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# How to change complex numbers from polar to cartesian form? watch

1. I have some complex number answers. I need to chnage them from polar form('modulus' < 'Argument') to Cartesian form(2+1j).
2. (Original post by MatthewTG)
I have some complex number answers. I need to chnage them from polar form('modulus' < 'Argument' to Cartesian form(2+1j).
You know that so, uh, that's pretty much it.

For example
3. (Original post by Zacken)
You know that so, uh, that's pretty much it.

For example
can you walk through it in baby steps?
4. (Original post by MatthewTG)
can you walk through it in baby steps?
Are you doing FP1 or FP2?
5. (Original post by MatthewTG)
can you walk through it in baby steps?
Sorry, I'm not sure how much more simpler I can possibly make it... could you perchance tell me which bit do you not understand? Are you unfamiliar with the cos + i sin form?
6. (Original post by MatthewTG)
I have some complex number answers. I need to change them from polar form('modulus' < 'Argument' to Cartesian form(2+1j).
Complex numbers of the form z = a+bj can be expressed in the form , where r=|z| and , it can be shown from Pythagoras' theorem. So just find the modulus and argument of the complex number 2+j and you can express it in polar form.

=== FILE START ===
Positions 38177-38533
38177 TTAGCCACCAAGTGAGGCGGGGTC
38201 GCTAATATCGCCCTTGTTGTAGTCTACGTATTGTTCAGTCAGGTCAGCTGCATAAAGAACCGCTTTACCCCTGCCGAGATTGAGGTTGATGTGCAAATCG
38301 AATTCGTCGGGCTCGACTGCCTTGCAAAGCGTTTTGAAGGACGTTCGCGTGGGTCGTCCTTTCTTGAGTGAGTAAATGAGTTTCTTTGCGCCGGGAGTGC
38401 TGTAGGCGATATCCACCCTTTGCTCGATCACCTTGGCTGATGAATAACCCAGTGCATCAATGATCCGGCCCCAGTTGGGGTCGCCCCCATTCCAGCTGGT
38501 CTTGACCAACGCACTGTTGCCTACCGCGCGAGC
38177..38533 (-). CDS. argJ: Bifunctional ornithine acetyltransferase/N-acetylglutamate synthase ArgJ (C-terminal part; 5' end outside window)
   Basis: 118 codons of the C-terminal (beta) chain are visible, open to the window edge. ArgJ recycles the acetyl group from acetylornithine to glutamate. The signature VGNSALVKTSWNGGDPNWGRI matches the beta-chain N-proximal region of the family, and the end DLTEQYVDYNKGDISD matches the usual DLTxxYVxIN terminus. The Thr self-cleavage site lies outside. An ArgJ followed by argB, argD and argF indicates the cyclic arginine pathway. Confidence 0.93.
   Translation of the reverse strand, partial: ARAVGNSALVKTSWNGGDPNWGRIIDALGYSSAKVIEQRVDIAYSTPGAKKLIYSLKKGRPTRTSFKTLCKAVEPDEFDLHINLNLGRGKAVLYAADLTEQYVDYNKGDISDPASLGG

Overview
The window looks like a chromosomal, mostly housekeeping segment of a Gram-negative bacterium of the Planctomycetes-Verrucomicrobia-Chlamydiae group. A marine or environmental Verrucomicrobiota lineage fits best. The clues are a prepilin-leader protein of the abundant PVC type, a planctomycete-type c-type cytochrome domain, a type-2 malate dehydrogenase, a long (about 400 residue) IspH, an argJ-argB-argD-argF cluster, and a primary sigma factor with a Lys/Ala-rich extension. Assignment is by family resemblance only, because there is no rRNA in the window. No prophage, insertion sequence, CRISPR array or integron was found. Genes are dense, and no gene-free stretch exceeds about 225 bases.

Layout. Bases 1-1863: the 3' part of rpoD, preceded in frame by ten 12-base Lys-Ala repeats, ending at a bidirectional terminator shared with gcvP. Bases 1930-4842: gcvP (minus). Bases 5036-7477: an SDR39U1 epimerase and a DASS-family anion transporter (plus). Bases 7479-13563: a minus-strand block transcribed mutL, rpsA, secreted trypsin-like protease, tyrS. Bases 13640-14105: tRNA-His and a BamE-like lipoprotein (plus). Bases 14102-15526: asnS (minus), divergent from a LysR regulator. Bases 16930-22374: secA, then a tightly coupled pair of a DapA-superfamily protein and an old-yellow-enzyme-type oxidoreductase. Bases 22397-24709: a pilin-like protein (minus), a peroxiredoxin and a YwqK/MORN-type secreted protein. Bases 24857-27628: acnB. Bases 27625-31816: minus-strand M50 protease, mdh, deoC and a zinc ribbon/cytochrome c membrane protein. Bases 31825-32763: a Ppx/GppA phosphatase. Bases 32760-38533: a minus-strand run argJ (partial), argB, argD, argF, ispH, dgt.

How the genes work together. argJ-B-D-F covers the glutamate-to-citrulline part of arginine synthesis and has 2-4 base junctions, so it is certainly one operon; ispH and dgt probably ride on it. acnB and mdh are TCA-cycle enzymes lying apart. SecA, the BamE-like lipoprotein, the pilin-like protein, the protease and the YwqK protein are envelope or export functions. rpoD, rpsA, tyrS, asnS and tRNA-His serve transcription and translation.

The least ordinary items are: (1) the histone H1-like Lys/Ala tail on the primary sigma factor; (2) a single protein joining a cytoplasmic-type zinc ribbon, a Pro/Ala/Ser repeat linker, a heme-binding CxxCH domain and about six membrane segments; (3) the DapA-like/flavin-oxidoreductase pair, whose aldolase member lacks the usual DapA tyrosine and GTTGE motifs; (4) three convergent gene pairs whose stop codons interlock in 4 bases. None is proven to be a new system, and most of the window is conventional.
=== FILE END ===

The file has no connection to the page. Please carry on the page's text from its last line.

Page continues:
7. (Original post by NotNotBatman)
Complex numbers of the form z = a+bj can be expressed in the form , where r=|z| and , it can be shown from Pythagoras' theorem. So just find the modulus and argument of the complex number 2+j and you can express it in polar form.
My numbers are:
1.0586 + 0.1677i
0.1677 + 1.0586i
0.4866 - 0.9550i
-0.7579 - 0.7579i
-0.9550 + 0.4866i

Please tell me how to change them from cartesian to polar form
8. (Original post by MatthewTG)
My numbers are:
1.0586 + 0.1677i
0.1677 + 1.0586i
0.4866 - 0.9550i
-0.7579 - 0.7579i
-0.9550 + 0.4866i

Please tell me how to change them from cartesian to polar form
Assume your complex numbers are in the form:
x + yi

Compute:
Modulus = Root(x^2+y^2) = R
Arg = Tan^-1(y/x) (Tan^-1 for arctan/tan inverse)

Then put it in the form R((cos(arg)+isin(arg))
9. (Original post by Hayytch)
Assume your complex numbers are in the form:
x + yi

Compute:
Modulus = Root(x^2+y^2) = R
Arg = Tan^-1(y/x) (Tan^-1 for arctan/tan inverse)

Then put it in the form R((cos(arg)+isin(arg))
Note that because arctan(x/y) = arctan(-x/-y), you need to be aware of what quadrant your point lies in and potentially adjust by +/- pi.

E.g. -1-i gives x=y=-1 and so arctan(x/y) = pi/4 but the argument you actually want is -3pi/4.

Just in case the OP is doing this on a computer: many programmer/languages have a special function that returns the correct argumentt - often it's atan2(x, y).

Most calculators also do rectangular to polar conversion, or at least they did in my day.

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